Keeping in mind that no relationship is “one way” or another, I can’t help but think that most of us fall into a certain middle-ground. In such a place, looking at the real world effects of “hard-to-get” or “easy-to-get” dating strategies quickly outstrips any real consensus as to their predictive powers. Just like in psychotherapy sessions with clients, there are various “extra-therapeutic” factors which are thought to guide therapy outcomes significantly (e.g., events going on in the client’s life, health-related concerns, the loss of a relative, winning the lottery, etc.). Translated to dating, one could easily argue that there are equally moderating “extras” which guide our experiences in profound ways. A factor which seems to stare us in the face each day—and, for many of us, from minute to minute—is the sheer availability of potential partners who may be “looking”, “seeing what’s out there”, or ready to engage “right now”. Very popular dating apps like Tinder and Grindr have made the prospect of going on a (de facto) “blind date” something that can, in many cases, be achieved in as little as a few minutes and a couple taps on a screen. How, then, can a meaningful psychological commitment between two partners be effected in ways that ever rise to the level of being worth further pursuit?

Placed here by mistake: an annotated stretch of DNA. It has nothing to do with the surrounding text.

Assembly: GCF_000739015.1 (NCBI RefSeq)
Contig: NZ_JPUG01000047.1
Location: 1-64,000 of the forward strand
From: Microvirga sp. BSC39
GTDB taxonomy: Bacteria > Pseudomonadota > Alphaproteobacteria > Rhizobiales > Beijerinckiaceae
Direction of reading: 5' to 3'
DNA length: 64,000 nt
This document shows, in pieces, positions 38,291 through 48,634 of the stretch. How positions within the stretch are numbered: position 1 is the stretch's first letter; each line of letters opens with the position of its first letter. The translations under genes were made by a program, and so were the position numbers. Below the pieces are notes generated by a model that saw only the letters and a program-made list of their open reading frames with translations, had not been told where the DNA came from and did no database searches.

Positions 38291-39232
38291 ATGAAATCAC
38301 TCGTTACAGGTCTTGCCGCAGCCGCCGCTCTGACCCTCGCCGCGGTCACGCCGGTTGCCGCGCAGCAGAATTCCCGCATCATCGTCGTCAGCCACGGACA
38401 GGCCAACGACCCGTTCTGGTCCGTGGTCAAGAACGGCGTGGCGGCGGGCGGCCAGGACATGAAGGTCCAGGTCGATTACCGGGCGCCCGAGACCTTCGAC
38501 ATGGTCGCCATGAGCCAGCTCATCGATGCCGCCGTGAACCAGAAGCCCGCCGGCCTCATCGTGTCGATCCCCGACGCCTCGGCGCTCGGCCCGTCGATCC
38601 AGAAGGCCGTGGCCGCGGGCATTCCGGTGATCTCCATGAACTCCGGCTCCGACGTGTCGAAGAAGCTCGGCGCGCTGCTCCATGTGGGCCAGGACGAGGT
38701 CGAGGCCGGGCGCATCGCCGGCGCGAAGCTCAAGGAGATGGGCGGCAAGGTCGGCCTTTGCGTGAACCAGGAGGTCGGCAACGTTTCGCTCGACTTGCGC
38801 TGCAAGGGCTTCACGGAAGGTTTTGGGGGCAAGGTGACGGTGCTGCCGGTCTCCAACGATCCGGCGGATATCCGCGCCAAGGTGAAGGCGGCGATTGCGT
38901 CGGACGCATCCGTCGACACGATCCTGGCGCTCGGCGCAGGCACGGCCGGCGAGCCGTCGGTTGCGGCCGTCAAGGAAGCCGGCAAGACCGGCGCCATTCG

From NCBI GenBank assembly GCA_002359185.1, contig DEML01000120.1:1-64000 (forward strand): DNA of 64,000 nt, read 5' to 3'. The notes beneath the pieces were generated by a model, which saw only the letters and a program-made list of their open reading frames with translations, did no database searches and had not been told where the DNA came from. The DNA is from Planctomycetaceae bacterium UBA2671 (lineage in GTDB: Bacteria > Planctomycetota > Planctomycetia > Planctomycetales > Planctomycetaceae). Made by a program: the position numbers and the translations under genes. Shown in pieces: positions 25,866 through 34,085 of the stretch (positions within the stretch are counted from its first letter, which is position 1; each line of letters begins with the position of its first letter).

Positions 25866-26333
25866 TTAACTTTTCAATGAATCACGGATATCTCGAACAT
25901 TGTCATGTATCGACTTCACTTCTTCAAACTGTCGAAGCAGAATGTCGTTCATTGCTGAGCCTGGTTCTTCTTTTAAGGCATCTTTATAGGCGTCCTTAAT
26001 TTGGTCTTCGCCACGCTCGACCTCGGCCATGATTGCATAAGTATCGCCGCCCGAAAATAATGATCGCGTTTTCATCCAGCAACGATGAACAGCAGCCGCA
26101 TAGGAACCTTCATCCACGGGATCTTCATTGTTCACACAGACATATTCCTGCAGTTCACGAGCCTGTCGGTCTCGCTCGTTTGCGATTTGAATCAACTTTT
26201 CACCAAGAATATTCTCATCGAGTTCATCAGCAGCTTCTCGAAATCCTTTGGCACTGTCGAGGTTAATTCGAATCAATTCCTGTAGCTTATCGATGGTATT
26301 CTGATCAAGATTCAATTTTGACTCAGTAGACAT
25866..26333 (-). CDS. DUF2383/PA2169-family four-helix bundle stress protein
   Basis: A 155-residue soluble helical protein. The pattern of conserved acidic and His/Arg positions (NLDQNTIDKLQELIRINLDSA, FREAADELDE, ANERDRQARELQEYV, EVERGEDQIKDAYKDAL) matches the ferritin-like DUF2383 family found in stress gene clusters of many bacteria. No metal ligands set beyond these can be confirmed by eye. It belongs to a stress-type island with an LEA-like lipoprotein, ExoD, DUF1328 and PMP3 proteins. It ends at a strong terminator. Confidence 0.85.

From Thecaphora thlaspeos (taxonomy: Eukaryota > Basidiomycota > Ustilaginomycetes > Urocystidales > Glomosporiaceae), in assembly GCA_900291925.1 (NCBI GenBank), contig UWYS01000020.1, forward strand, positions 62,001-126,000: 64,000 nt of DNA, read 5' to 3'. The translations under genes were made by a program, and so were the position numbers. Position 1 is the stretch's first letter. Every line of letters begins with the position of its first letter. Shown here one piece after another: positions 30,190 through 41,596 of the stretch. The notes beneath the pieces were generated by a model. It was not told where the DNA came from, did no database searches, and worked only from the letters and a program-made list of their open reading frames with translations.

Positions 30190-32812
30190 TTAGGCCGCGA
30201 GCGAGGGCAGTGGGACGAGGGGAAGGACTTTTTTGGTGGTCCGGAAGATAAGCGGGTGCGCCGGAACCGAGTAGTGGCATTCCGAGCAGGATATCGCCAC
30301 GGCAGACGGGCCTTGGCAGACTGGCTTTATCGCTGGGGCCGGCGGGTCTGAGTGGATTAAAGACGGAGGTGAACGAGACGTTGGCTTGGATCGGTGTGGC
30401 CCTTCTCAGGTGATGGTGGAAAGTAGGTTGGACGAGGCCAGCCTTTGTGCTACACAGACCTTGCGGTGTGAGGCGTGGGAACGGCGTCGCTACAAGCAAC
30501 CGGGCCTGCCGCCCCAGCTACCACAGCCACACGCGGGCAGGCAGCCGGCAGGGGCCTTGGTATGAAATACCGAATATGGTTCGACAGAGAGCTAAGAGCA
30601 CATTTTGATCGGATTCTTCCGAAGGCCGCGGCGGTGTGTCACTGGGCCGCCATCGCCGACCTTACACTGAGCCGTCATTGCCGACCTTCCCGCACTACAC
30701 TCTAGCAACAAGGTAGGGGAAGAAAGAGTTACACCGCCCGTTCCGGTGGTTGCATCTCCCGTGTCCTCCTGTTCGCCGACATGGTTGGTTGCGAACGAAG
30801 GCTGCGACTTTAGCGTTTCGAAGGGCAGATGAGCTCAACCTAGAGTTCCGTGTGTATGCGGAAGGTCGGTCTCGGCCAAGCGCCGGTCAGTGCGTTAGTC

As a graduate student, I know from experience, that having a day or two of free time can pretty quickly grow into a group of “interested” prospects knocking at your door, eager to see if sparks will fly. Add in the fact that you work a full-time job and go to school, and the additional “costs” required to establish a solid investment in any one of these people appear understandably daunting. As a fairly Type A person who wants to be reasonably efficient and effective in all the things I do, any research that might guide the selection of the most effective dating strategies seems almost too appealing. Unfortunately, from what the research tells us on this question, we may not yet be ready to rely on any conclusions.